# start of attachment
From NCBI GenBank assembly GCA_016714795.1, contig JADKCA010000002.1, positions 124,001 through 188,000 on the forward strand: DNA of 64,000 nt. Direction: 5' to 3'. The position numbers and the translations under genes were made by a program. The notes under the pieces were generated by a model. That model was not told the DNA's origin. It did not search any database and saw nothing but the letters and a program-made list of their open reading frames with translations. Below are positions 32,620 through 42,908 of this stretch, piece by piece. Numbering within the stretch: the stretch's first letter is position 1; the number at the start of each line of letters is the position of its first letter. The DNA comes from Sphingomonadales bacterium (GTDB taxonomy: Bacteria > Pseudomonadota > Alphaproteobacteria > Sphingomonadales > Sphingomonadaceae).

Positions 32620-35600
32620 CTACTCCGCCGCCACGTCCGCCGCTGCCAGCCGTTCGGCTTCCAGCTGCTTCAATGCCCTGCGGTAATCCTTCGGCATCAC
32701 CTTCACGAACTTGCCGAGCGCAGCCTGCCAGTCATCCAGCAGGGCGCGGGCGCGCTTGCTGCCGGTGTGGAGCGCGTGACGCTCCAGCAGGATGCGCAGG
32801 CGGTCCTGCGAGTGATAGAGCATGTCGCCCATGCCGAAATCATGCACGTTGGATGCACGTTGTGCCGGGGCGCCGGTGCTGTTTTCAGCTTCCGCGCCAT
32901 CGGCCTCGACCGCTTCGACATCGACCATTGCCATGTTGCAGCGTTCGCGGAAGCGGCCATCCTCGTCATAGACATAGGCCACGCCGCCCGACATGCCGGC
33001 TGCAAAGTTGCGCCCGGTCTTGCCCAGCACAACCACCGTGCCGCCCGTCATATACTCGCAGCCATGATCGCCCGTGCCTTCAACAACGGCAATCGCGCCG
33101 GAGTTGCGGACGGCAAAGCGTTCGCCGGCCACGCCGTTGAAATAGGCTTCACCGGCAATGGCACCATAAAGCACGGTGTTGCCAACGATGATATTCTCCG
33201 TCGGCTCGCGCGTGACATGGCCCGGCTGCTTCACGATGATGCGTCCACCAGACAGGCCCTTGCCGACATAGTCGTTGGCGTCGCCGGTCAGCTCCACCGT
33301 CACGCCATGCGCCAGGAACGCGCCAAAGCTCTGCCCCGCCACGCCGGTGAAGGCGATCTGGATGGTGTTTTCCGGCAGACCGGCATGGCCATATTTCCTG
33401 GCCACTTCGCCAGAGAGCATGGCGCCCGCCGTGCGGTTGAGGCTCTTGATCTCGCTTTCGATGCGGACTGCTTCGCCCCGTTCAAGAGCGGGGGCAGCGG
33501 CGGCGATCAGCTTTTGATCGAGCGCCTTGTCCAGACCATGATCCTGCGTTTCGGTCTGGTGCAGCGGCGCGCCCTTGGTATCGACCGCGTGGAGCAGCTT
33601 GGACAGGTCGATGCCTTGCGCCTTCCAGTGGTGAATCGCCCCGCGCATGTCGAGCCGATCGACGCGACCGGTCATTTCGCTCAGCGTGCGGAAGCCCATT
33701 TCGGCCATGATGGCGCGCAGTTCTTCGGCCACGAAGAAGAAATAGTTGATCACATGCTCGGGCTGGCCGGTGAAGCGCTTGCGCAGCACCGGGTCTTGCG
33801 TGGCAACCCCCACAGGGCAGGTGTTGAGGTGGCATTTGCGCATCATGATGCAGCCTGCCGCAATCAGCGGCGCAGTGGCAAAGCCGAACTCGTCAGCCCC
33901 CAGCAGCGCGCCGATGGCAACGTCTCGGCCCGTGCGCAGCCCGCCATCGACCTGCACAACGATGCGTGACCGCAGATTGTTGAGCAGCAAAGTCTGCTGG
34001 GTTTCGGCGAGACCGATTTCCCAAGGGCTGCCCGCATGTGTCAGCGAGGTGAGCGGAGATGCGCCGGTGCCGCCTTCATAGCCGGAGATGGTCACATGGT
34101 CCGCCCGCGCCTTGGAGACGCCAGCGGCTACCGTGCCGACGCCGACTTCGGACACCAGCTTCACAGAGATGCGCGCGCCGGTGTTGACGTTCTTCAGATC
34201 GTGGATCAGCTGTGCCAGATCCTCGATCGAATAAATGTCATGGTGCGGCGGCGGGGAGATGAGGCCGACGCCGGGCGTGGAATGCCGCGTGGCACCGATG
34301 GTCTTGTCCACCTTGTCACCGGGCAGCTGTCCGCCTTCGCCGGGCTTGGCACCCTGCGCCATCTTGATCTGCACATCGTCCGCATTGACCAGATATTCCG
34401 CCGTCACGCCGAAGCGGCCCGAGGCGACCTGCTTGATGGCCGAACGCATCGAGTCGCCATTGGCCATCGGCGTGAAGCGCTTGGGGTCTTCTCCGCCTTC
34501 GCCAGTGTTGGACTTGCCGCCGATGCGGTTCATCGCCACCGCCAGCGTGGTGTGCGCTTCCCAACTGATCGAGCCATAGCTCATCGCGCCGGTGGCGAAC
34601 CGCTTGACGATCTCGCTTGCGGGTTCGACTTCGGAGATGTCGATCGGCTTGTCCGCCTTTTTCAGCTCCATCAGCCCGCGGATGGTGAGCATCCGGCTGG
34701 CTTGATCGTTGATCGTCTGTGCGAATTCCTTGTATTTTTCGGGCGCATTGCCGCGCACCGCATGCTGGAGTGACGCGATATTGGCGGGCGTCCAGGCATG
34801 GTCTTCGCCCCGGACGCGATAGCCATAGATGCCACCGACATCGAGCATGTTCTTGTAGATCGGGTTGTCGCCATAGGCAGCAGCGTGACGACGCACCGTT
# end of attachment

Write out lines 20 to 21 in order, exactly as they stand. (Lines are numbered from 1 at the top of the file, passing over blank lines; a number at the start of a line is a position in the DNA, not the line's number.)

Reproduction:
34301 GTCTTGTCCACCTTGTCACCGGGCAGCTGTCCGCCTTCGCCGGGCTTGGCACCCTGCGCCATCTTGATCTGCACATCGTCCGCATTGACCAGATATTCCG
34401 CCGTCACGCCGAAGCGGCCCGAGGCGACCTGCTTGATGGCCGAACGCATCGAGTCGCCATTGGCCATCGGCGTGAAGCGCTTGGGGTCTTCTCCGCCTTC